Originally posted on Fox Sports Florida  |  Last updated 8/12/12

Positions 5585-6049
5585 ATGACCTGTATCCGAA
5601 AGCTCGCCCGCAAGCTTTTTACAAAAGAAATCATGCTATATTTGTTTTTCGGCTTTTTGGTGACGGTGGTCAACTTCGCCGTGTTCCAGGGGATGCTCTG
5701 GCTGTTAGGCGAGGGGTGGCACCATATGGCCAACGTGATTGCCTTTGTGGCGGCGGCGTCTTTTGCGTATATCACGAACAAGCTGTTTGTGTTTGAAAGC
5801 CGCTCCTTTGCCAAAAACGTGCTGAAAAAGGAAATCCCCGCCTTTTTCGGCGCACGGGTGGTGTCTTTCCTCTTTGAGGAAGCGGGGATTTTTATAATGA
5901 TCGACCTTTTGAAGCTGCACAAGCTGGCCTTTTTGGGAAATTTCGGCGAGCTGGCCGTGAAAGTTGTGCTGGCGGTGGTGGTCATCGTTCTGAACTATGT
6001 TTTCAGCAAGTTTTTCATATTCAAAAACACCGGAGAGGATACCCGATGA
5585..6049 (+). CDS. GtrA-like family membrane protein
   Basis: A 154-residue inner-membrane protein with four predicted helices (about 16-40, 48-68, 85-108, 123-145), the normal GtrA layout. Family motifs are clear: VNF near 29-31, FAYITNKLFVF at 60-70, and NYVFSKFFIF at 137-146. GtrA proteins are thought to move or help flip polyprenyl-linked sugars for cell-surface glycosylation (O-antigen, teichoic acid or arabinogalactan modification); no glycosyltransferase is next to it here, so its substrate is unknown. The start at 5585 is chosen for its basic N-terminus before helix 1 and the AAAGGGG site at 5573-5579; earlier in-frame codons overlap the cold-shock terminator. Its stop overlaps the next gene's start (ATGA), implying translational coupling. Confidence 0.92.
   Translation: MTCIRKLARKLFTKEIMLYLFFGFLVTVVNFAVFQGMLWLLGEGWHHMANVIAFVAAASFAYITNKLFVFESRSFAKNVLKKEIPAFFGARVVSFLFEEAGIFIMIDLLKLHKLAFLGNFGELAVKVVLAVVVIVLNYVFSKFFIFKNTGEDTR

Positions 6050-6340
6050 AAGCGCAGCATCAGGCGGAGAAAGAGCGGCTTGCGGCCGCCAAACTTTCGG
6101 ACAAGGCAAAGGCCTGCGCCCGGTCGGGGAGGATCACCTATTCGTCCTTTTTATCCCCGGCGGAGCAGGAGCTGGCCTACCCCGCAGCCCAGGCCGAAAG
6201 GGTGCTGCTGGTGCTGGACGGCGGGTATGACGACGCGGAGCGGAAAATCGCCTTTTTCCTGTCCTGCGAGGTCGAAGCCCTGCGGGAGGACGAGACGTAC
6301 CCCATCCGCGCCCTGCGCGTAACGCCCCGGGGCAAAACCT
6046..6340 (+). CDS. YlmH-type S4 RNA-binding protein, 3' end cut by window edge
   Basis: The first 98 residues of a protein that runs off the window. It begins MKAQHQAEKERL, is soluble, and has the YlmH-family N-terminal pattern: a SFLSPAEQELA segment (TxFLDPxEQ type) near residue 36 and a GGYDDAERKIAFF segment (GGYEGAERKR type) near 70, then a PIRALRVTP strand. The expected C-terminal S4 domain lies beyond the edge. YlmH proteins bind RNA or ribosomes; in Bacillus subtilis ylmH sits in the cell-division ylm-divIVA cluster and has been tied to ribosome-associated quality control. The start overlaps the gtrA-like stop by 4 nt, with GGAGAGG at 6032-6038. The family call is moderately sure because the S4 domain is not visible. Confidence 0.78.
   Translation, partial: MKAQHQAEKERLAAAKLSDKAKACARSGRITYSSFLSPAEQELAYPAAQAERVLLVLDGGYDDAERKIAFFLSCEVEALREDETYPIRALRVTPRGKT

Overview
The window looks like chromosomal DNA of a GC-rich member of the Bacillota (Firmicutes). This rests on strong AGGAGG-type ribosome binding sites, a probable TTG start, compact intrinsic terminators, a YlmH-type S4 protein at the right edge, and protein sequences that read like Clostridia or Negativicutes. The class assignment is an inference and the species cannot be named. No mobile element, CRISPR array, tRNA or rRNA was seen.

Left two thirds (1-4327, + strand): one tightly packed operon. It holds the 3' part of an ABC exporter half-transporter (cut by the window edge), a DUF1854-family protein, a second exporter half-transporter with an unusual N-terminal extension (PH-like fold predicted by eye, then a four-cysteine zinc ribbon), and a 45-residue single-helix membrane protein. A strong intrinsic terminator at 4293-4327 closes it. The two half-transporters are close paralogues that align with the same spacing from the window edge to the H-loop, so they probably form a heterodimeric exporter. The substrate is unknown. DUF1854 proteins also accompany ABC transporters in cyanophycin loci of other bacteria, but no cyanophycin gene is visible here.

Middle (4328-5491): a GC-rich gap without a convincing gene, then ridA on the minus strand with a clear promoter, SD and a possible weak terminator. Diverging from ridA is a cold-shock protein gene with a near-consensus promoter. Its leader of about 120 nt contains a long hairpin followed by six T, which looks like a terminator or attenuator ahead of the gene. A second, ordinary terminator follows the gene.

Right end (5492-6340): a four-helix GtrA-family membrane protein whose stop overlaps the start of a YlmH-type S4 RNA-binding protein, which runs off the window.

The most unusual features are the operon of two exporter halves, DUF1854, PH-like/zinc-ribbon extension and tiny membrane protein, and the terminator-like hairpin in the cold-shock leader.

There's plenty the Tampa Bay Rays should feel good about from the three-game sweep they completed Sunday in Minnesota. They can savor the offensive outpouring in Friday night's 13-hit, 12-6 romp from team that only a week ago went 21 straight innings without scoring a run. They can point to David Price's 15th victory of the season in Saturday evening's 4-2 victory -- tying him for the major league lead --- or Fernando Rodney's 35th save in 36 chances, punctuated by his club-record 20th straight save. But perhaps the Rays should even better about how they prevailed Sunday in a 10-inning, 7-3 triumph at Target Field. They won ugly -- committing three errors to snap their impressive errorless streak of 10 games, hitting into three double-plays and going a paltry 3-for-8 with runners in scoring position. In other words, it was precisely the kind of game that has gotten away so many times this season. And the fact that they pulled it out could bode well for a team that has now won six straight with a pair of back-to-back sweeps -- and opens a three-game series Monday night in Seattle against the struggling Mariners. Of course, it helped that the biggest gaffe of the game was committed not by Tampa Bay but by Minnesota shortstop Brian Dozier, a doozy indeed when Dozier lost his composure in the top of the 10th. With the bases loaded and one out, the 25-year-old fielded a hopper and appeared have enough time to force speedy Desmond Jennings out at home -- or even go for an inning-ending double-play. For one thing, Jennings seemed to think he was a goner at the plate and wasn't running full speed. But Dozier, assuming Jennings would be sprinting all-out, never looked home and never looked to second, even though there might have been a play on B.J. Upton to start the double-play. Instead, he went straight to first and easily pegged out Jeff Keppinger, allowing Jennings to score the ultimate game-winner. The upshot: In spite of its own glitches, and with a little help from the Twins, Tampa Bay has something it can truly feel good about now: a genuine hot streak (nine wins in the last 11 games and 11 of 14). Suddenly, they're sitting all alone in the the No. 1 Wild Card position, 10 games over .500 for the first time since June 11 at 62-52. And if you're keeping track, the Rays haven't lost in six games since star player Evan Longoria, who missed 85 games with a hamstring tear, has been back in the lineup. What's more, the Rays now trail New York (67-47) by only five games in the AL East, and have finally moved ahead of pesky Baltimore by a full game into second place. Barely a few weeks back, the Yankees appeared to be running away with the division, but they look vulnerable due to an array of key injuries -- the latest a second trip to the DL by ace CC Sabathia -- and that has manager Joe Maddon and his team talking about something that only recently seemed implausible at best: taking the East title. "Our goal is to win the division," Maddon told reporters after the game. "We want to be in the playoffs, no question. But our goal is to win the division." The Rays certainly had their moments Sunday. They tagged tough lefthander Scott Diamond for two homers -- one by hot-handed leadoff man Desmond Jennings in the first and a solo shot by Jeff Keppinger in the second -- and collected eight hits off him in seven innings. And when starter James Shields lost the lead -- yielding a two-run blast in the second to Justin Mourneau and giving up an RBI single to Joe Mauer in the third -- they battled back. Scrappy second baseman Ryan Robert got it going in the fifth with the second of his three hits, a ground rule double to right, and scored the game-tying run when Sean Rodriguez promptly followed with a double to the right-center gap. Still, the Twins looked like they would find a way to emerge victorious. They had runners in scoring position in five straight innings -- the fourth through the eighth -- and couldn't push the go-ahead run across. They had a golden opportunity in the bottom of the seventh, when normally sure-handed Ben Zobrist muffed a fly ball in right and allowed Dozier to reach second to start the inning, then move to third on a sacrifice bunt by Jamey Carroll. But Shields hung in and retired Darin Mastroianni on a shallow fly out to Jennings in left, preventing Dozier from trying to advance (the throw Jennings made to catcher Jose Lobaton would have nailed him easily). And he got out of the jam by inducing a groundout to third by Ben Revere. In the eighth, Minnesota threatened again, this time against reliever Joel Peralta, with a leadoff walk to Mauer, who stole second and prompted Maddon to order a one-out intentional pass to Mourneau. But Peralta kept his cool, retiring Ryan Doumit on a fly to left and Alex Casilla on a pop to short. In the 10th, Jennings got the Rays going with a leadoff single off reliever Alex Burnett -- making him 9-for-19 (.473) in his last five games. B.J. Upton, coming off his double-homer effort from Saturday, walked. And both runners advanced on a sacrifice bunt by Zobrist. Twins manager Ron Gardenhire ordered an intentional walk of Longoria to load the bases and play for a double-play or a force at home. The grounder to Dozier, playing at double-play depth, might have done it. But he had tunnel vision to first and the Rays took the lead, breaking it wide open soon after on consecutive doubles by Roberts and pinch-hitter Matt Joyce. "I talked with him about it," Gardenhire said in his post-game press briefing. "He had good thoughts. He knew the runner and the speed at third base. Your two options are you try to turn a double-play in my opinion or go home. But he had good thoughts. He kind of got screened by the runner. And he felt after he caught the ball that (going to first) was his play." Dozier stood by his decision as well. But in the end, all that really mattered to the Rays was that they'd kept their winning ways going strong -- thanks to a revived offense and more of the standout pitching that has carried them, including an easy one-out save by Rodney for his 36th in 37 tries. Shields, who held Minnesota to five hits in seven innings, was especially pleased that the Rays won the kind of game that so often has slipped away. "I think earlier in the year, it was more or less that we kept making mistakes throughout the game," said Shields, "We just stayed positive today. Even with the errors, we can in the dugout and everybody was just hyped up and getting ready to go. So I think we had a really good attitude." They'll try to carry it over to Seattle, where Alex Cobb (6-8, 4.32) faces Blake Beavan (7-6, 5.12) Monday night at 10:10 ET, followed by Matt Moore (9-7, 3.73) dueling Kevin Millwood (4-10, 4.38) Tuesday night at 10:10 and Jeremy Hellickson (7-7, 3.52) going up against ace Felix Hernandez (10-5, 2.74) Wednesday at 3:40 p.m. Offensively, the Rays could also get a boost soon with the return from the DL of lefty slugger Luke Scott, expected to join the team sometime this week. Just last weekend, the Rays suffered back to back shutouts at the hands of the Orioles. Now everything seems to be falling into place. "When you win some games, you believe you're going to pull it out somehow," Maddon said. "There's an intangible that circulates through your body when you believe that you can. We believe that we can. So in moments like that, when you're in the thick of things and making a solid run right now, you almost will good things to happen sometimes." And find ways to win, pretty or not.